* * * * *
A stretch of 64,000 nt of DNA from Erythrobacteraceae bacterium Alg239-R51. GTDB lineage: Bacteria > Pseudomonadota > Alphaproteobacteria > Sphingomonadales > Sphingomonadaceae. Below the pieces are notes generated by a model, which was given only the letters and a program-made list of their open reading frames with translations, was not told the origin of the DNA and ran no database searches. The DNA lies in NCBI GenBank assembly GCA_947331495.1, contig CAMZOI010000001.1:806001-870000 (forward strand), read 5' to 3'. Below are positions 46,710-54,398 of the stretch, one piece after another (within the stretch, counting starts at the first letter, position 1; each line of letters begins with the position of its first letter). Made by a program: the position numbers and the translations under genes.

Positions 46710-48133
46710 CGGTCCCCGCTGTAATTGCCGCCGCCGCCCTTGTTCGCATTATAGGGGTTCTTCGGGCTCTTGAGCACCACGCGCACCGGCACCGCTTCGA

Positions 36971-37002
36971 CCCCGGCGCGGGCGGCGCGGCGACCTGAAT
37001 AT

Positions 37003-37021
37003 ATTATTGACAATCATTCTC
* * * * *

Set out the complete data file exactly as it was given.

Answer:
A stretch of 64,000 nt of DNA from Erythrobacteraceae bacterium Alg239-R51. GTDB lineage: Bacteria > Pseudomonadota > Alphaproteobacteria > Sphingomonadales > Sphingomonadaceae. Below the pieces are notes generated by a model, which was given only the letters and a program-made list of their open reading frames with translations, was not told the origin of the DNA and ran no database searches. The DNA lies in NCBI GenBank assembly GCA_947331495.1, contig CAMZOI010000001.1:806001-870000 (forward strand), read 5' to 3'. Below are positions 46,710-54,398 of the stretch, one piece after another (within the stretch, counting starts at the first letter, position 1; each line of letters begins with the position of its first letter). Made by a program: the position numbers and the translations under genes.

Positions 46710-48133
46710 CGGTCCCCGCTGTAATTGCCGCCGCCGCCCTTGTTCGCATTATAGGGGTTCTTCGGGCTCTTGAGCACCACGCGCACCGGCACCGCTTCGA

Positions 36971-37002
36971 CCCCGGCGCGGGCGGCGCGGCGACCTGAAT
37001 AT

Positions 37003-37021
37003 ATTATTGACAATCATTCTC